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credit: John Sheretz
credit: John Sheretz

Roads Taken & Not Taken - Jack Rakove '68

Sometimes I think I am the steadiest-state, straight-line person I know, and am no longer surprised when acquaintances convey the same impression. I entered Haverford in September 1964 knowing I would major in history, but not yet sure whether I’d turn out a professor (like my father) or a lawyer. Having the chance to work with Wallace MacCaffery, the dominant intellectual presence on campus, and the young Roger Lane, then a year or two out of grad school, was all I needed to take the academic option. Their support, I am sure, was also instrumental (and more) in helping me get into Harvard, where I fell under the tutelage of Wallace’s good friend, Bernard Bailyn, the distinguished early Americanist who had just won a Pulitzer Prize for his seminal work on The Ideological Origins of the American Revolution.

That was the unexpected part of my professional arc. Historians have to pick a country and a period, and I was sure mine would be the 20th century. But Bailyn was the most stimulating historian around, and as I grew familiar with his work and the period he taught, I realized that the general questions I wanted to pursue were better asked of the Revolutionary era than later epochs. I picked a very old-fashioned topic, the Continental Congress, which first met not too many miles from the College, and learned in the process that topics that seem well-settled may be ripe for reconsideration simply because they are too easy to take for granted.

That dissertation helped me find my first job, at Colgate, and when it appeared as a book four years later, the timing was just right to help me move on to the position I’ve held ever since at Stanford. That was unexpected, too. The 1970s job market was rough, and I was lucky to land both.

So there I was, a Californian, just tenured, with a second project to start. I had an idea, which had germinated in part through my membership in Reservists Against the War (that war!), about developing a historically sound model of how to think intelligently about the “original meaning” of the Constitution. All I originally intended to do was write a long article working out my ideas, and then move on to something else. But the original article of 1984 evolved into a book that took much longer to write than planned, but which, when published, had the good fortune to win a few prizes, including the one I had not known Bailyn had earned when I began studying with him. And because questions about originalism remain all the rage in our constitutional jurisprudence, the choice I made back in the mid-1960s unexpectedly proved a false one. I now teach in law schools occasionally, publish frequently in law reviews, and probably have a keener audience among legal scholars than my historian colleagues. That, too, was unexpected, but I have relished it all the same.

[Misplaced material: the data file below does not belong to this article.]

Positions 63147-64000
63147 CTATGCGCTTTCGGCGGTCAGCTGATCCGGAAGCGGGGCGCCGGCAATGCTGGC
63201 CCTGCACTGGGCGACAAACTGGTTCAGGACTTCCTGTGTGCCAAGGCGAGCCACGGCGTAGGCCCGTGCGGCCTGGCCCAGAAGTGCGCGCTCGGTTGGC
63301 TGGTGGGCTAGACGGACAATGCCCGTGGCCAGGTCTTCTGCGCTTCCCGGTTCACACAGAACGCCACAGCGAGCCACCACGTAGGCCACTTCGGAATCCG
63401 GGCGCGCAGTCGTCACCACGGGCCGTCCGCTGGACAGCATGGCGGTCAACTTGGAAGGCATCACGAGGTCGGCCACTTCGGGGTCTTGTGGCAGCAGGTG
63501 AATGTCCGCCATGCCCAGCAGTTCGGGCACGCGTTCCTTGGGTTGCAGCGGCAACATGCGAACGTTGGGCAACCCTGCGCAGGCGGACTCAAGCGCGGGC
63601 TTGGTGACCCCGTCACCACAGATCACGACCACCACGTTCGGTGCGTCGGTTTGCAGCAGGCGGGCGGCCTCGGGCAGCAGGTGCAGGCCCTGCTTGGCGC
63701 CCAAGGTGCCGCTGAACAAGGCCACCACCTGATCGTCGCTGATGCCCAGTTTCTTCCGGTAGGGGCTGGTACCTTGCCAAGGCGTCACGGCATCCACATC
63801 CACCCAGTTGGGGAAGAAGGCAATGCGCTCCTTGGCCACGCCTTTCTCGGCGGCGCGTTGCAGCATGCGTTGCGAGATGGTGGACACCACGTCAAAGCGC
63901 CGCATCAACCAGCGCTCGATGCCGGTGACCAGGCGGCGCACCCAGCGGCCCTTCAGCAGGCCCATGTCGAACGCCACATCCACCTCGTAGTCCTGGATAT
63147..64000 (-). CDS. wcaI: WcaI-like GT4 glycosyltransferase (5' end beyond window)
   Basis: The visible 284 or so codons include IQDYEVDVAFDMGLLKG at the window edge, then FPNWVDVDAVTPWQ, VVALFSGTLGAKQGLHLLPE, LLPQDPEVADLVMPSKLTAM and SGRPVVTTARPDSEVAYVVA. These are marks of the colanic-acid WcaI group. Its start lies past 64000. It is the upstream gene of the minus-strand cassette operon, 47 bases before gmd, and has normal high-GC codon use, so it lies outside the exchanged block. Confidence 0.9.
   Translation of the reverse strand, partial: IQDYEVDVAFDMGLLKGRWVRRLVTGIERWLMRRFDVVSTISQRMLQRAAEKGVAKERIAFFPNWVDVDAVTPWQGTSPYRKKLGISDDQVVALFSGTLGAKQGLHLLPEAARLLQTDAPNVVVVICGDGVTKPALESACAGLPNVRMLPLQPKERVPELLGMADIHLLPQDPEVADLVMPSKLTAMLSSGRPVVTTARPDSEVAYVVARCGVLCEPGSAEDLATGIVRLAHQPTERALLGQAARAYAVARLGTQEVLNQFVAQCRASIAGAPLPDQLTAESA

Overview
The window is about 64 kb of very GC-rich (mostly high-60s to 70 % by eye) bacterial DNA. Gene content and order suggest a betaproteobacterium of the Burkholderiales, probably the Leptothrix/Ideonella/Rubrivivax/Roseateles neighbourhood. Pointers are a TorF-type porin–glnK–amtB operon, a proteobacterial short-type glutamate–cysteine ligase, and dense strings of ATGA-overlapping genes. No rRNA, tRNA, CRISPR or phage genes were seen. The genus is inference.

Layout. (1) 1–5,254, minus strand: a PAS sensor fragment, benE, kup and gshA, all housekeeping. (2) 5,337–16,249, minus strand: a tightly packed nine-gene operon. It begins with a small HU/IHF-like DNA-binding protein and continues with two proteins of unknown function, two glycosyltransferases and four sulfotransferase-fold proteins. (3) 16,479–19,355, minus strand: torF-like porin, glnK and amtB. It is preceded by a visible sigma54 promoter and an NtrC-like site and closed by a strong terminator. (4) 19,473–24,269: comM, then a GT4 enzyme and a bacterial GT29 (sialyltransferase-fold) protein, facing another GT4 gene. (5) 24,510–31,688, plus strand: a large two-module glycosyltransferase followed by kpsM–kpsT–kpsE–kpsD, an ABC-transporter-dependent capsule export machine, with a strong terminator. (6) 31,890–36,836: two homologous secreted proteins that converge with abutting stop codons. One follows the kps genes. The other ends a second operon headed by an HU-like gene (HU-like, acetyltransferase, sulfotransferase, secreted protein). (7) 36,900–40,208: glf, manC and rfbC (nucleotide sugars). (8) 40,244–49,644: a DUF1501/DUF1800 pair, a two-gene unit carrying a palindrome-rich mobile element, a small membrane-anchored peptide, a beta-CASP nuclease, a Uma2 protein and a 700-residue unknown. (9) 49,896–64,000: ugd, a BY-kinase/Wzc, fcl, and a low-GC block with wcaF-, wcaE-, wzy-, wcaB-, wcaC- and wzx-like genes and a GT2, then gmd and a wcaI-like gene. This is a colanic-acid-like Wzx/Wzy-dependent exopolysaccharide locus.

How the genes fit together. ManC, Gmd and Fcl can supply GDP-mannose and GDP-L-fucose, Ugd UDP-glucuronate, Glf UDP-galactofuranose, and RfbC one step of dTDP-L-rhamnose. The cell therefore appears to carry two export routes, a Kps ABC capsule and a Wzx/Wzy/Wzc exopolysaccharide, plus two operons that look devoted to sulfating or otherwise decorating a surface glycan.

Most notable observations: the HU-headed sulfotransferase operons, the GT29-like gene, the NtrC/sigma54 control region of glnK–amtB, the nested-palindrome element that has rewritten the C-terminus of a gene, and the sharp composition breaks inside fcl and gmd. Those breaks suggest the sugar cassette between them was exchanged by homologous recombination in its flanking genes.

Jack Rakove is William Robertson Coe Professor of History and American Studies and Professor of Political Science and Law at Stanford University. He won the Pulitzer Prize for history in 1997.

The intersection of College Lane and Coursey Road in front of the Cricket Pitch.

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